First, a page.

Don961 » August 28th, 2016
August 26, 2016 2:00 am JST
World Bank to issue SDR bonds in China for first time
YUSHO CHO, Nikkei staff writer
SHANGHAI -- The World Bank will issue bonds denominated in Special Drawing Rights in Shanghai at the end of August -- marking a status boost for the Chinese yuan.
The float is seen comprising three-year bonds totaling 500 million SDR units. This comes to around $700 million, though the value of the International Monetary Fund's reserve asset varies based on the dollar, euro, yen and pound. Details will be announced as soon as Friday.
Though denominated in SDRs, the bonds will be payable in yuan for both Chinese and foreign banks. Interest and principal upon redemption will be paid in the Chinese currency as well, with the amount depending on the SDR market. The bonds will be tradable on the Chinese interbank market, making them an important first step in setting up an SDR-based bond market in this country.
The yuan will join the currency basket backing SDRs in October, and will thus help determine the bonds' value at the time of redemption. The People's Bank of China has authorized the World Bank to issue 2 billion SDR in bonds in the country. If the first float is successful, others could follow.
The state-owned China Development Bank is gearing up to issue its own SDR bonds in September or later. These were initially to hit the market before the World Bank's, though Chinese authorities ultimately "prioritized the better-known" instruments, a financial-sector source said. The government in Beijing is encouraging a variety of banks and international bodies to put out SDR bonds.
The World Bank's float comes just days before the Group of 20 summit in Hangzhou on Sept. 4-5. This is China's first time hosting the gathering -- an occasion the government hopes to use to demonstrate progress on making the yuan an international currency. Meeting that goal fully will take time, given that China still heavily regulates cross-border capital transactions. Issuing SDR instruments is seen as a step to improve the soon-to-be component yuan's global standing.
But the complex nature of SDRs makes hedging currency risks challenging and often costly. Yields on the SDR bonds are also likely to be low, given that they are backed in part by the yen and euro. Investors may not be as hungry for the debt as Chinese authorities hope.
Samson » August 28th, 2016
International Monetary Fund chief Christine Lagarde has described China's preparation work for the G20 meetings as thoughtful. She also praised China's idea of adding "inclusiveness" to "strong, sustainable and balanced" as important characterizations of healthy growth.
"The objectives were set out from the beginning. The meetings were orderly, organized and disciplined. I would say that most of the objectives that had been set out have actually been achieved. There's always substantial progress when people talk to each other and there was clearly a good spirit of cooperation between the finance ministers, governors of central banks and the international financial institutions."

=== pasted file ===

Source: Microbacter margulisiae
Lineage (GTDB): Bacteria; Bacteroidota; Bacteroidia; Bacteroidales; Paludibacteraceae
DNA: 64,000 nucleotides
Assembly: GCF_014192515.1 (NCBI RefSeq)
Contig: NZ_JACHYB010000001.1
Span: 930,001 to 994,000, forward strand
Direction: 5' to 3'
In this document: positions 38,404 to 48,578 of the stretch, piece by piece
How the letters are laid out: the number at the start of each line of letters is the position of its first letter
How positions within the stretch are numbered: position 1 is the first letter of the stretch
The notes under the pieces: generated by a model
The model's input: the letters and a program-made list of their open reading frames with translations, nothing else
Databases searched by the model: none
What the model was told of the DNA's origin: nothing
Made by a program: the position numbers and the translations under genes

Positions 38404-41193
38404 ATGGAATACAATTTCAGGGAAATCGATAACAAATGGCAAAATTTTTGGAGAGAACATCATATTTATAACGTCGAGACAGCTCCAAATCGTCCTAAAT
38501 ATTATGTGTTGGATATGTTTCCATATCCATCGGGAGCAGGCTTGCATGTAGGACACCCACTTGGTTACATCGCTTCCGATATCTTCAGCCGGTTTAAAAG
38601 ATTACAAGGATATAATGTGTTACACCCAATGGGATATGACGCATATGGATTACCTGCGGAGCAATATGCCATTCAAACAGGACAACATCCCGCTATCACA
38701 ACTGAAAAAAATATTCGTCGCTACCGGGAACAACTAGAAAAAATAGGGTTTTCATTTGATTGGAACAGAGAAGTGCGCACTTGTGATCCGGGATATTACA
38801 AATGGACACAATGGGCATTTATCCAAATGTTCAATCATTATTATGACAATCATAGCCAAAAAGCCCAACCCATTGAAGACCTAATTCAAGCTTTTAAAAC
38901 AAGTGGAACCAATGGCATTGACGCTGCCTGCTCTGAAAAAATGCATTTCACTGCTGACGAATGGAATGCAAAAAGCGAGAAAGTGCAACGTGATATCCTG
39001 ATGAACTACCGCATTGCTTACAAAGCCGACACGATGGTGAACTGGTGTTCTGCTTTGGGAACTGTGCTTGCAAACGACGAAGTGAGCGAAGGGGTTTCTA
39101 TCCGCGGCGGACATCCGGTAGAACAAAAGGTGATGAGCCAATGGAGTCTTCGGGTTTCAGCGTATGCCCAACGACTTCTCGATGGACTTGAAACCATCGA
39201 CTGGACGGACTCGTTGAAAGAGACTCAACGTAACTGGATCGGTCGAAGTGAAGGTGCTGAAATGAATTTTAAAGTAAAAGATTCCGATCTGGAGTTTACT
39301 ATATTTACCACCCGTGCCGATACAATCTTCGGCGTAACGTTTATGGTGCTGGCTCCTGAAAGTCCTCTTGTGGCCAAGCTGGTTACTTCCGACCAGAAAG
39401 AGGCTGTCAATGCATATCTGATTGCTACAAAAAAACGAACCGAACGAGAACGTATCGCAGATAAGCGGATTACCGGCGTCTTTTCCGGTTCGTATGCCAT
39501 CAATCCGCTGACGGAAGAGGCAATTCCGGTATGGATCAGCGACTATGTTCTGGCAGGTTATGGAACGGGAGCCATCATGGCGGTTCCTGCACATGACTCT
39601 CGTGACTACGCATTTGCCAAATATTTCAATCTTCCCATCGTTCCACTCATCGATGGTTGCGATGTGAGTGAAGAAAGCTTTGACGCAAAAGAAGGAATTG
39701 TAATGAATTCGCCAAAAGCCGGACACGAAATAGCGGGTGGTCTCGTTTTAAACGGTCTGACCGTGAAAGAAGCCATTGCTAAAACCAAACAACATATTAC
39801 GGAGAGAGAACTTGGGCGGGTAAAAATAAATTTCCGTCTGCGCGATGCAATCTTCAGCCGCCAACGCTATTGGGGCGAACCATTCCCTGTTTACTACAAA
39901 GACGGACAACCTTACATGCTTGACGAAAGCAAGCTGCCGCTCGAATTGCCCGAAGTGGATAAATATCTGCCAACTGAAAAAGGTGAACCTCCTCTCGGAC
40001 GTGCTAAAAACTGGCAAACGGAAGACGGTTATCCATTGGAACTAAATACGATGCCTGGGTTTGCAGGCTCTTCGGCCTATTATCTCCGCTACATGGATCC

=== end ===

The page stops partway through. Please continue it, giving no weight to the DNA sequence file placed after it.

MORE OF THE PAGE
"The G20 has been talking about strong, sustainable and balanced growth. We know those words by heart. Well, on the occasion of the Chinese presidency, we have included a fourth characterization, which is inclusive. And it's terribly important to talk about the inclusiveness of growth. It's only a simple word, but if by that we mean, making sure that everybody benefits, making sure that small- and medium-sized enterprises and entrepreneurs have access to financing, understand the tax environment in which they operate," she said.
AIIB to increase to 90 member states
August 26, 2016
The Asian Infrastructure Investment Bank (AIIB) will review more than 30 new membership applications beginning in September, and the bank may have as many as 90 members by early 2017, outstripping the membership numbers of U.S. and Japan-led Asian Development Bank (ADB), said Jin Liqun, the bank's president, at the China Entrepreneurs Forum on Aug, 25.
“As the first multilateral financial institution initiated by a developing Asian country, the China-initiated AIIB is going to absorb the experience of current multilateral banks.However, we don’t want to clone them, but rather innovate and expand on them,” Jin said.
According to Jin, AIIB is initiating cooperation with private capital on pension and commercial insurance projects, aiming to foster the role of private capital in public affairs.The bank is also working on developing new financial instruments to build a more flexible and efficient investment system.
“AIIB upholds its universal procurement procedures and gives players from all countries afair appraisal when bidding for contracts,“ Jin said.
The institution won’t be limited to any one sphere, but plans to embrace projects in allfields, including transport, energy, electricity, communications and logistics. It will alsoconsider both new projects and intelligent upgrades, according to Jin.
In June, AIIB approved $165 million in loans for a project in Bangladesh--the first batch ofloans for the country from the China-led development bank.
AIIB, which launched formally in December 2015, particularly aims to support theconstruction of infrastructure in the Asia-Pacific region. Its 57 founding members includenot only the BRICS countries (China, Russia, India, Brazil and South Africa) and fourGroup of Seven countries (Britain, France, Germany and Italy), but also Egypt, Australiaand New Zealand. So far, the U.S. and Japan have not joined.
The AIIB expects to lend $10 to $15 billion per year to members for at least the next five years.
Viper » August 28th, 2016
By Howard Schneider August 28, 2016